Congratulations to Catherine Langille, Indigenous Relations Coordinator at SFI/Project Learning Tree Canada, for winning a 2023 Skills Awards for Indigenous Youth at a National Forest Week celebration in Ottawa on September 20. The awards were presented by the Forest Products Association of Canada (FPAC) in partnership with the Canadian Council of Forest Ministers (CCFM). The awards celebrate Indigenous youth for their achievements and aspirations in the forest products sector.
“I’ve worked in the forest sector for almost eight years, so this award means a lot to me and holds a special significance. It not only recognizes my personal achievements but also symbolizes the progress we are making in promoting diversity and inclusion in our industry. I am immensely proud to represent other young Indigenous women who are breaking barriers and making their mark in forestry,” Langille says.
Pictured (Left to Right): FPAC President and CEO Derek Nighbor, SFI Indigenous Relations Coordinator Catherine Langille, student Makué Vollant, SFI VP of Communications Christine Leduc, and SFI Senior Advisor of Indigenous Relations Paul Robitaille.
Langille’s emphasis on the importance of belonging can be traced back to her early days in forestry, starting at 16 years old, and representing her community: Seine River First Nation in Northwestern Ontario. A community that values coming together to prepare for the future and ensuring prosperity for generations to come, she shared.
“Being grounded in community helps me remember that I belong. There were networking events for this award where I needed to remind myself that it is important I am here, for me and for other young professionals. And that it’s always good to embrace unknown spaces and push yourself to connect with different people,” Langille says.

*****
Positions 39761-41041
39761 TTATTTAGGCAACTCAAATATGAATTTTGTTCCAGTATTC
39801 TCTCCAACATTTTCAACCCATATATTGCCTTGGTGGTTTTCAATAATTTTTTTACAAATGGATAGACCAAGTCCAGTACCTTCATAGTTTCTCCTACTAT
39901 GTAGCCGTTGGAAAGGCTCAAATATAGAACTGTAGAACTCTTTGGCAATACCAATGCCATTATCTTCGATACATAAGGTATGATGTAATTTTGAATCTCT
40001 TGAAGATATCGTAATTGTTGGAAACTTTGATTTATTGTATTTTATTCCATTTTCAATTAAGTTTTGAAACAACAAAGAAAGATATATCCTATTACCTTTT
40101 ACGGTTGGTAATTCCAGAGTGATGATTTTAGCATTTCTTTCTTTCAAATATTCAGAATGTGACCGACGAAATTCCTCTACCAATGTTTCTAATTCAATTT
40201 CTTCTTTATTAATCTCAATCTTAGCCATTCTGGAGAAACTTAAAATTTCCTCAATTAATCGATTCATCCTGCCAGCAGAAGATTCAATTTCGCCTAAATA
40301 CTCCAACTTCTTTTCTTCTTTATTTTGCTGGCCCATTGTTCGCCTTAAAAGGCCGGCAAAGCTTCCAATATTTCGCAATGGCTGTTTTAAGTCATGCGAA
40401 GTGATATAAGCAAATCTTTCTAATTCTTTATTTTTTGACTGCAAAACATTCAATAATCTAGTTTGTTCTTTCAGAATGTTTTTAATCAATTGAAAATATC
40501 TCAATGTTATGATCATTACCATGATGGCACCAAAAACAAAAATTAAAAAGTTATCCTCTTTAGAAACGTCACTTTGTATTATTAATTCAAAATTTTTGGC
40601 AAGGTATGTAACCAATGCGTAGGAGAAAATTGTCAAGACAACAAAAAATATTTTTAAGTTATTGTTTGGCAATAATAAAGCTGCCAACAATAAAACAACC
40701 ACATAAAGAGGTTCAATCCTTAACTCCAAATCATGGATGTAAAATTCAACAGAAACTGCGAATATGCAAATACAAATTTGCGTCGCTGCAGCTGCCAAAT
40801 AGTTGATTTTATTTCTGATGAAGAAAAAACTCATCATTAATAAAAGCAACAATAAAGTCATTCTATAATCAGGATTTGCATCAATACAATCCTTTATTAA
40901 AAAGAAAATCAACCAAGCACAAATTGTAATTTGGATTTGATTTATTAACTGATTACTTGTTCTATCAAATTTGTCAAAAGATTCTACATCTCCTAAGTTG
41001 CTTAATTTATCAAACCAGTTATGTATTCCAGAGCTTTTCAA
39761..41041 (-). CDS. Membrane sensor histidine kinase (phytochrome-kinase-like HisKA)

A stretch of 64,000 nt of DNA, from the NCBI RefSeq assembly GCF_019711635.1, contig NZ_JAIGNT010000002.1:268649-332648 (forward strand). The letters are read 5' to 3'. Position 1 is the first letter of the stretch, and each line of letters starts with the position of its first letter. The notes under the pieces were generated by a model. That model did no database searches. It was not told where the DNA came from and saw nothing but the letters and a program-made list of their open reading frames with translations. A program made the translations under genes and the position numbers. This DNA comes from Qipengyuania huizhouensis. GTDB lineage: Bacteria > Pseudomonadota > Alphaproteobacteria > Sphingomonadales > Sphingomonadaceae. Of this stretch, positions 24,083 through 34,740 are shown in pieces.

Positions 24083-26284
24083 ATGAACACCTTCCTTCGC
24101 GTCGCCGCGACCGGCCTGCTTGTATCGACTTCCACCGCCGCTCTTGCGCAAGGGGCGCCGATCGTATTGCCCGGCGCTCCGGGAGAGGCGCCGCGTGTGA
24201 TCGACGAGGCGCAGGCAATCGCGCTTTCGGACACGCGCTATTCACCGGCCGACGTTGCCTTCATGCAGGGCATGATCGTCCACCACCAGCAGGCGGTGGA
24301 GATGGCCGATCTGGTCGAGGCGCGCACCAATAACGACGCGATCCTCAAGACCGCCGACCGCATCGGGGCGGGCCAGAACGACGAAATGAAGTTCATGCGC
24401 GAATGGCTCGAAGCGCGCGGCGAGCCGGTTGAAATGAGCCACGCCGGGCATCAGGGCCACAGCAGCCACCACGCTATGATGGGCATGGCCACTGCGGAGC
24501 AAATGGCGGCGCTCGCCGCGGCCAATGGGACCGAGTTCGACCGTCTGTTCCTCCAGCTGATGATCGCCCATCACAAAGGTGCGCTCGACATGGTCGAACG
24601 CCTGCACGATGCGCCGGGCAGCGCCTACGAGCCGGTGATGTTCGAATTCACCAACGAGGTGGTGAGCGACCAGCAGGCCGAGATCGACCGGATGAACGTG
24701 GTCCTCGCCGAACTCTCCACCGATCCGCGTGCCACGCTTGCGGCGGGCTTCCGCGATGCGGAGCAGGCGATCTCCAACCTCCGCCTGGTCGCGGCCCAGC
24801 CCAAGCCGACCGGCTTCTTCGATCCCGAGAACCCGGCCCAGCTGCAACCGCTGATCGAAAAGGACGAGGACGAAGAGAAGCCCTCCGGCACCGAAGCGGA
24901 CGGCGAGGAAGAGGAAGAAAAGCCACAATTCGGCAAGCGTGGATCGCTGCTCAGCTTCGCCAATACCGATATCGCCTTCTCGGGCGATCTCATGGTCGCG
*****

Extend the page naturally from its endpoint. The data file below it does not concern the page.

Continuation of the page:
When it comes to belonging, Langille also drew on some great advice she got from a familiar face at the award event, Jess Kaknevicius, CEO of Forests Ontario and formerly the Vice-President of Education at SFI. “Jess encouraged me to accept my authentic self and to never be afraid to say: ‘Hey, what’s up?’” Langille says. She uses this simple question not just as an icebreaker but as a way to remain authentic while helping form a deeper connection with different people.
Catherine in the field with OYEP.
As Langille’s career expands, she is learning to make the most of every professional encounter. Her advice to young professionals starting their career journey? “Share your story in a humble way; talk about what makes you uncomfortable and what you learned from your failures. Young people are looking for authenticity.”
One of Langille’s most important mentors, Paul Robitaille, SFI’s Senior Advisor, Indigenous Relations, presented her with the Skills Award. “Paul shows that being a leader means supporting people around you and giving credit where credit is due. We met seven years ago when he was a master’s student, and I was an OYEP participant,” says Langille.
Another mentor, Étienne Vézina, Resolute’s Senior Director of Forestry, encouraged Langille to apply for the award. Vézina and Langille met in Project Learning Tree Canada’s (PLT Canada) free Green Mentorship Program and regularly stay in touch.
“I owe a debt of gratitude to Paul and Étienne for their unwavering support and guidance that has been instrumental in shaping my career,” Langille shared. She credits Robitaille and Vézina with helping her see her valuable contribution towards advancing truth and reconciliation working in the forest sector.
“SFI’s Indigenous Relations Commitment is an opportunity to listen and learn from our Indigenous partners, to co-create positive stories about, and for, the Indigenous communities we work with—hopefully contributing to a more positive and well-informed public discourse in the process,” Langille says.
Langille plays a central role in SFI’s partnerships with Indigenous communities, with a specific focus on understanding the unique realities faced by First Nation, Métis, and Inuit youth. Langille also works to expand PLT Canada programming and to ensure that all initiatives are accessible and responsive to the unique needs of Indigenous youth across Canada. She is a PLT Canada ambassador, inviting Indigenous youth, professionals, and employers to join PLT Canada’s growing community.
Prior to joining SFI, Langille worked with Indigenous youth through the Outland Youth Employment Program (OYEP) and as a biologist assistant in an Ontario provincial park. She holds a diploma in environmental science and natural resources from Fleming College and is working toward a degree in Indigenous environmental studies at Trent University.